#MSBlog: Does your MS affect your risk of having a cardiovascular event. i.e. myocardial infarction or stroke?
Epub: Sternberg et al. The Prevalence of the Classical and non-Classical Cardiovascular Risk Factors in Multiple Sclerosis Patients. CNS Neurol Disord Drug Targets. 2012 Dec
Background: Inflammation is known to play a role in cererovascular (CV) risk. MS is a neurodegenerative disease that is initially characterized by inflammatory changes in the brain. The investigators’ hypothesized that due to chronic inflammation, MSers would present with a higher levels of CV risk factors than non-MSers.
Methods: They performed a retrospective chart review on 206 MSers and 142 non-MSers suffering from meningiomas and acoustic neuromas, non inflammatory, non autoimmune diseases of the brain. The obtained data included fasting lipid profiles, plasma glucose, systolic and diastolic BP, serum levels of homocysteine and uric acid, data on iron status, smoking habit, and list of medications. In addition, data on indicators of MS disease severity was obtained for MSers.
Results: MSers had significantly higher total plasma cholesterol, p = 0.01, and plasma high density lipoprotein, P <0.001, but lower plasma glucose, P <0.001, and systolic blood pressure, P = 0.001, than non-MSers. In addition, MSers had lower erythrocyte sedimentation rate and serum vitamin B12, but higher serum folic acid and vitamin D3 than non-MSers. A positive correlation was observed between plasma glucose and the extended disability status scale (EDSS), P = 0.008, and between plasma glucose and the rate of clinical relapse, P = 0.001.
Conclusion: The MS pathophysiology may be among factors for the lower CV risk factors in MSers. Future studies should examine whether the chronic use of many pharmacological agents influence CV risk factors in MSers.
“This study may have had a simple hypothesis, but is has left many unanswered questions and posed some new ones. I suspect the study is too small to draw any serious conclusions. These sorts of studies needs 10,000+ subjects, and exploratory and validation cohorts, to make sure the finding are real.”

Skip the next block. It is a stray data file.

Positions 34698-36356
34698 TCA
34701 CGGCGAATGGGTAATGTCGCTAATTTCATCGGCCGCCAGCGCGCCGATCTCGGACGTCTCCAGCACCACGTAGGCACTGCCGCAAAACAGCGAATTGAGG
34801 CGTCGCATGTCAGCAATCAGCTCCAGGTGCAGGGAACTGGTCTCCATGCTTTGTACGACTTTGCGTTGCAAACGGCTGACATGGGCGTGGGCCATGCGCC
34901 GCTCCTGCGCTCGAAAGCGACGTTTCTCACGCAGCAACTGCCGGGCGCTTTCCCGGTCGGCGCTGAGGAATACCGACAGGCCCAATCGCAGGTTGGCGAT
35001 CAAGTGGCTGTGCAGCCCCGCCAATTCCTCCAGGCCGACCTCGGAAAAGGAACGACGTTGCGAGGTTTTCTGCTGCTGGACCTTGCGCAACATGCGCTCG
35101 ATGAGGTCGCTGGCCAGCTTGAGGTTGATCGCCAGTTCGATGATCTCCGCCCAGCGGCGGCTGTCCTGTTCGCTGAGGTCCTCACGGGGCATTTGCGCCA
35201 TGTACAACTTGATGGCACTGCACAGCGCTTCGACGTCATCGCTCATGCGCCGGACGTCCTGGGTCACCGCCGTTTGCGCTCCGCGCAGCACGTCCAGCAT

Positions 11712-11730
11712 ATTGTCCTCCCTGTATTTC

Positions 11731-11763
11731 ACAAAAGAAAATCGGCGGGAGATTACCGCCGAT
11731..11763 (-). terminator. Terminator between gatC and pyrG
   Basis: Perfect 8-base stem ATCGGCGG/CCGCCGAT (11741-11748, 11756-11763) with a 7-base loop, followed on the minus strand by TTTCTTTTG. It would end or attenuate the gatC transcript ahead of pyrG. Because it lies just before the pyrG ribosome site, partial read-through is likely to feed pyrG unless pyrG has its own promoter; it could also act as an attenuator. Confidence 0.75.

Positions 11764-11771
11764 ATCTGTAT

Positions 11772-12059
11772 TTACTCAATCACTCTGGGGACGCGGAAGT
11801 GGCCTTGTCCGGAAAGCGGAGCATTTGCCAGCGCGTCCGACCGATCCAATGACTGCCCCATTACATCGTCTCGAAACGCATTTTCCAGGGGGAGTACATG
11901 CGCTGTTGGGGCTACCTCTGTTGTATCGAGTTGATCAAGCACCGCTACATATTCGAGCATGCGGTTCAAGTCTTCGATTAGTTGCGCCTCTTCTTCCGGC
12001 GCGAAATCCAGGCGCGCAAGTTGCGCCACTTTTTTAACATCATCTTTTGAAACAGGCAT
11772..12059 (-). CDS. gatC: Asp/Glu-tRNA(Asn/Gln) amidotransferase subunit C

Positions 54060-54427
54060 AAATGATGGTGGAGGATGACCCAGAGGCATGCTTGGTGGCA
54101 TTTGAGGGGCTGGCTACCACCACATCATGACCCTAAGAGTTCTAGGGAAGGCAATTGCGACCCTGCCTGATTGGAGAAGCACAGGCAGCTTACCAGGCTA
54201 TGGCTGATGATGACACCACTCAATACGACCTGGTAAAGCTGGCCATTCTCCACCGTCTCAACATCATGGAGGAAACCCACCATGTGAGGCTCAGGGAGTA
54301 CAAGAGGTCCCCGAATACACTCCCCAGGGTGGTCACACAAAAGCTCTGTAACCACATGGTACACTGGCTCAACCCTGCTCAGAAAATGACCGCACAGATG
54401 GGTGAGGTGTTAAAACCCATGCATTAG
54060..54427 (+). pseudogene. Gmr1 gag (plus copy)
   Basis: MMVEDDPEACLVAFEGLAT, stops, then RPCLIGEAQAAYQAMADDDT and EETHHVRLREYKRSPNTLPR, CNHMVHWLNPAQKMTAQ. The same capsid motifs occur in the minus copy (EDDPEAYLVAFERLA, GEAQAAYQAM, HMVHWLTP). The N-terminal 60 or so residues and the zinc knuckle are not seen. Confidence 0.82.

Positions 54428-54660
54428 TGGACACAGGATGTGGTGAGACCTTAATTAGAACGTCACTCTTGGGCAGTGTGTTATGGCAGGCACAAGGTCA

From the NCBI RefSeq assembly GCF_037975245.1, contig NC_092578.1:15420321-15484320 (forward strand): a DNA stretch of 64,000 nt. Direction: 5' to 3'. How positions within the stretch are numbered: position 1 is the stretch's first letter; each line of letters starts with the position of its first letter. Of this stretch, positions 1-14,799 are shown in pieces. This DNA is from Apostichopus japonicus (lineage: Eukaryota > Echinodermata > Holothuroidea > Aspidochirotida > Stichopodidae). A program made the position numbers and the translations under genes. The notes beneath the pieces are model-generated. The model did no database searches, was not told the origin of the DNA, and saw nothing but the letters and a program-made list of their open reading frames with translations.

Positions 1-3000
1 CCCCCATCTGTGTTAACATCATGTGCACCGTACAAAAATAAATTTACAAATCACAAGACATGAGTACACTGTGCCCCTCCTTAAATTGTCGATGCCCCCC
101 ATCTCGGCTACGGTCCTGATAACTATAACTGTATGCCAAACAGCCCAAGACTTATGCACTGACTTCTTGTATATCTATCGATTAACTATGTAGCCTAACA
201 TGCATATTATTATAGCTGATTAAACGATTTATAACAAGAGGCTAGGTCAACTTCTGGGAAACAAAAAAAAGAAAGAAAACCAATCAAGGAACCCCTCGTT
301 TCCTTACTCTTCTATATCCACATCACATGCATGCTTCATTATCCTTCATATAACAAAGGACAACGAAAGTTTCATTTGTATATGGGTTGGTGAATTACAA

“Superficially MSers appear to have a better cardiovascular risk profile than non-MSers. Surprising? Not really!”
“In this study MSers had higher vD levels; I suspect this is confounded by vD supplementation. A lot of MSers now take vD supplements.”
“I am intrigued by the observation that there was a positive correlation between plasma glucose levels and EDSS and rate of clinical relapse. This may be confounded by exercise or lack of exercise. People who exercise have lower glucose levels than non-exercisers. The more disabled you are the less likely you are to exercise Another factor may relate to energy fluxes; could this indicate a problem in consuming glucose? Could the mitochondria or energy factories in MSers have a problem using glucose? There is some evidence than MS affects the functioning of mitochondria. This will need more work.”
“I am aware that most of you would criticise this study as being underpowered and of no relevance to MS. However, it is exactly these sorts of studies that make scientists to think in different ways. For example, I think we should start investigating MS from a metabolic perspective and think about it in terms of energetics. Who knows where this will take us?”